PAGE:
DISCUSSION QUESTIONS: Do you think Gordmans will find success rebranding itself as an off-price retailer? What will it need to do to pull it off? Do you expect other struggling department stores to follow Gordmans lead?

Braintrust
"From my recollection shopping a few Gordmans stores in the past, they were a Kohl’s wannabe without the geographic footprint to be sustainable."
"...it’s almost a guarantee that in a few years, all retailers will be chasing after some other business driver other than off price."
"Selling product that’s available everywhere else based on price and convenience is a difficult road to follow."

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8 Comments on "Can a failed department store find a second life as an off-price retail chain?"

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Art Suriano
BrainTrust

Considering that there are already too many retailers in the off-price business, it’s hard to say how successful Gordmans will be. They had a niche when they were the local Nebraska/Iowa department store but once purchased by Sun Capital, their expansion without a good business model hurt them dearly. Stage Stores themselves has not been successful lately so having them now drive the path for Gordmans gives me concern about how strong the Gordmans future will be. Unless Gordmans can create great appeal to their former customers as well as finding new ones that will enjoy shopping them, it’s unlikely this will be the big win turnaround in the long-term. Added to that, all the new retail concepts coming mostly from e-commerce businesses opening retail stores, it’s almost a guarantee that in a few years, all retailers will be chasing after some other business driver other than off price.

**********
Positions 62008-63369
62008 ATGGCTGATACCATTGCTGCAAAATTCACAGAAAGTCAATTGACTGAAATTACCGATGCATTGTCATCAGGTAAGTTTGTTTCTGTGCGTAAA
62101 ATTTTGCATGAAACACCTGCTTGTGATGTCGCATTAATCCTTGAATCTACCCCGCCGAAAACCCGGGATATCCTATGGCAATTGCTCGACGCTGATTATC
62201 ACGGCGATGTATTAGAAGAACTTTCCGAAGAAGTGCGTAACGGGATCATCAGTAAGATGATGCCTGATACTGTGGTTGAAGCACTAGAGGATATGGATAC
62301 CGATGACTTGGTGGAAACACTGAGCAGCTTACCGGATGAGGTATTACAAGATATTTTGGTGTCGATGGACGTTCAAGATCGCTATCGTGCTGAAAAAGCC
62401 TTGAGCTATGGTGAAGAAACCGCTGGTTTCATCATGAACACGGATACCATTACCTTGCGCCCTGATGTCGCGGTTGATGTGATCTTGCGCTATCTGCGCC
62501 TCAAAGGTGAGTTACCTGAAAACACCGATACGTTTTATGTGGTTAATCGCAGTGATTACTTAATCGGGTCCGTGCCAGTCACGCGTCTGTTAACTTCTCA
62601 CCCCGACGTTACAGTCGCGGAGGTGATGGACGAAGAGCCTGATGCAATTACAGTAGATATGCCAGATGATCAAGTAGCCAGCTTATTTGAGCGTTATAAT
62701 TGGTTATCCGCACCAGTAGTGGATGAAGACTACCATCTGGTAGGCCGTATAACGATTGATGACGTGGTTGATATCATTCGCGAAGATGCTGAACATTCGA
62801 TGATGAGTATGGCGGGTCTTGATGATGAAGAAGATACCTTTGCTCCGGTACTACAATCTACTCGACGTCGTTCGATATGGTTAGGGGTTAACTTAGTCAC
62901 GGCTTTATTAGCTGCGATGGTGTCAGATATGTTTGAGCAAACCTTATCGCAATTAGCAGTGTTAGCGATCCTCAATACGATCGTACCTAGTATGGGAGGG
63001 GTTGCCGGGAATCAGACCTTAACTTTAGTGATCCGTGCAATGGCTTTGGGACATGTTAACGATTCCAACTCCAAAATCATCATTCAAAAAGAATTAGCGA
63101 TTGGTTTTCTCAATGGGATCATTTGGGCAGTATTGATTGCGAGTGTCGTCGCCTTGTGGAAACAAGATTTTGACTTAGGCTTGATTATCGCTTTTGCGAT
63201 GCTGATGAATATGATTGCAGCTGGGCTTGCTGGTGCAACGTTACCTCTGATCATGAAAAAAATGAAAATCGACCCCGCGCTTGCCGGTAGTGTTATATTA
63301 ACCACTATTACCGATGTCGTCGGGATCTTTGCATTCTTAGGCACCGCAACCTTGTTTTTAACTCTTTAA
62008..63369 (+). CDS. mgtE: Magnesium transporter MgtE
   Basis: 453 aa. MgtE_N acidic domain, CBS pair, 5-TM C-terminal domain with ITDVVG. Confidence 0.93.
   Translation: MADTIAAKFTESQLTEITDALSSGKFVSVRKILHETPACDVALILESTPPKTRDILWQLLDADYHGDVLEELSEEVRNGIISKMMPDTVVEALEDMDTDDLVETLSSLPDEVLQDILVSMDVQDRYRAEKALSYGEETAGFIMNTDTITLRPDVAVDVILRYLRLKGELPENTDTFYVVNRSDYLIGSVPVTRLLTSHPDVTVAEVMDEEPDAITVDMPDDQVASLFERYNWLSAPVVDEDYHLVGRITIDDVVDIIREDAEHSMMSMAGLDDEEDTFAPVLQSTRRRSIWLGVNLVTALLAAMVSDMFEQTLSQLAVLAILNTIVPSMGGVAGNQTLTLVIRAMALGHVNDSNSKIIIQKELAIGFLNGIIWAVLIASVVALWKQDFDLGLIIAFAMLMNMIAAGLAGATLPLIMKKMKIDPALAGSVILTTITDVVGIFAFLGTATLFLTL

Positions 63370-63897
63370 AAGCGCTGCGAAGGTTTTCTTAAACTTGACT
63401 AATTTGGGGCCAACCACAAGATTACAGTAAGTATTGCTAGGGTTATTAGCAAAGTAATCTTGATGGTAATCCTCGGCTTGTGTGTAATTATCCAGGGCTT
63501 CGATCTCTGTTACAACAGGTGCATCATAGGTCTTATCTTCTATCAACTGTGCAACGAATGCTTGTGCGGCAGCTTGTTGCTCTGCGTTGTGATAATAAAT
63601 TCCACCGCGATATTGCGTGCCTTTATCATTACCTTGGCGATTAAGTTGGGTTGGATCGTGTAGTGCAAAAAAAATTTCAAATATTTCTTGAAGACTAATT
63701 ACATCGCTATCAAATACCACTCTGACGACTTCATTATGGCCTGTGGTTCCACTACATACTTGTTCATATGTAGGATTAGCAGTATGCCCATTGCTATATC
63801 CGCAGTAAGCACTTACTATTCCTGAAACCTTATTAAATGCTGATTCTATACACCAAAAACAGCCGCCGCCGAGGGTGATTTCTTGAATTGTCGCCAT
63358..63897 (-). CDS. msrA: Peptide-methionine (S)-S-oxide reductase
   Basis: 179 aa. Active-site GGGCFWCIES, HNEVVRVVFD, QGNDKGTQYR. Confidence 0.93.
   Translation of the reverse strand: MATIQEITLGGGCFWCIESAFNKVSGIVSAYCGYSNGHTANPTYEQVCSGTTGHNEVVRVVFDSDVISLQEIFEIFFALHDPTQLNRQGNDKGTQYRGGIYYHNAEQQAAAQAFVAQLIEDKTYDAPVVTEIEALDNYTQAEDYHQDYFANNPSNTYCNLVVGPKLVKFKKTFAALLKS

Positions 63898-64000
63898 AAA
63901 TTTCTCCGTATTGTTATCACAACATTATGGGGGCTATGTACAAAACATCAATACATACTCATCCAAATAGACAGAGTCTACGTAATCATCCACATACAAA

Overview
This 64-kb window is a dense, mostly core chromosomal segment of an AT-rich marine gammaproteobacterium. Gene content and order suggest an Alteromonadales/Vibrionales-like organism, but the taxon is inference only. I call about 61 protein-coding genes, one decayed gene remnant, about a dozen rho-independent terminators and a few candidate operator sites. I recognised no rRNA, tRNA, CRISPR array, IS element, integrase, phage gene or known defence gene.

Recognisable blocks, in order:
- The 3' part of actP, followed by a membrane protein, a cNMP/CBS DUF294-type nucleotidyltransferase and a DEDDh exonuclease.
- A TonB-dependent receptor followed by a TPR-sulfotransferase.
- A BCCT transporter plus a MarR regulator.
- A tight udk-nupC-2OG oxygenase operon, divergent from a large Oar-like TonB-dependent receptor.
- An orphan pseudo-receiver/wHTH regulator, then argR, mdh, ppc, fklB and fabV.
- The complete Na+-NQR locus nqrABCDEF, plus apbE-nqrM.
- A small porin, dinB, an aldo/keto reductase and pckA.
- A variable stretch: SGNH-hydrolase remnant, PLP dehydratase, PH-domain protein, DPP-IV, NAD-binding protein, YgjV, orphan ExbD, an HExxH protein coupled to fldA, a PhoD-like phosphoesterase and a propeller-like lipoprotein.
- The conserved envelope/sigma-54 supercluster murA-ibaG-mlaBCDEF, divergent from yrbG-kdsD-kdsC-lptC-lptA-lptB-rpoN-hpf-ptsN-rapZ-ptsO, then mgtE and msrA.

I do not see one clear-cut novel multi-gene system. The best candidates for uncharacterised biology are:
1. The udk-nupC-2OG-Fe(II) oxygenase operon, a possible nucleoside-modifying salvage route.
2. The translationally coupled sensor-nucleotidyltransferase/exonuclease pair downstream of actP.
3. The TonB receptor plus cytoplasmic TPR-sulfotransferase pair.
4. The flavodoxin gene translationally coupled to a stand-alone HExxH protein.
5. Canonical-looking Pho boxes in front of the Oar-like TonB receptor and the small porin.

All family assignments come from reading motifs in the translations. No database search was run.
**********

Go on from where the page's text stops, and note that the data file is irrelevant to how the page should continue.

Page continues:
Chris Petersen, PhD.
BrainTrust

Gordmans has an interesting historical saga of flipping from a department store to “off-price” stores,” back to Gordmans focused on brands. Starting in 1975, Gordmans started opening stores specifically branded “1/2 Price Stores.” At one point the 1/2 Price Stores accounted for half the stores in the chain.

So what happened to the success of off-price stores for Gordmans and other department stores? The retail world has changed dramatically in the last two decades. Yes, consumers are still price conscious, but they now have an increasingly diverse array of options online, as well as stores.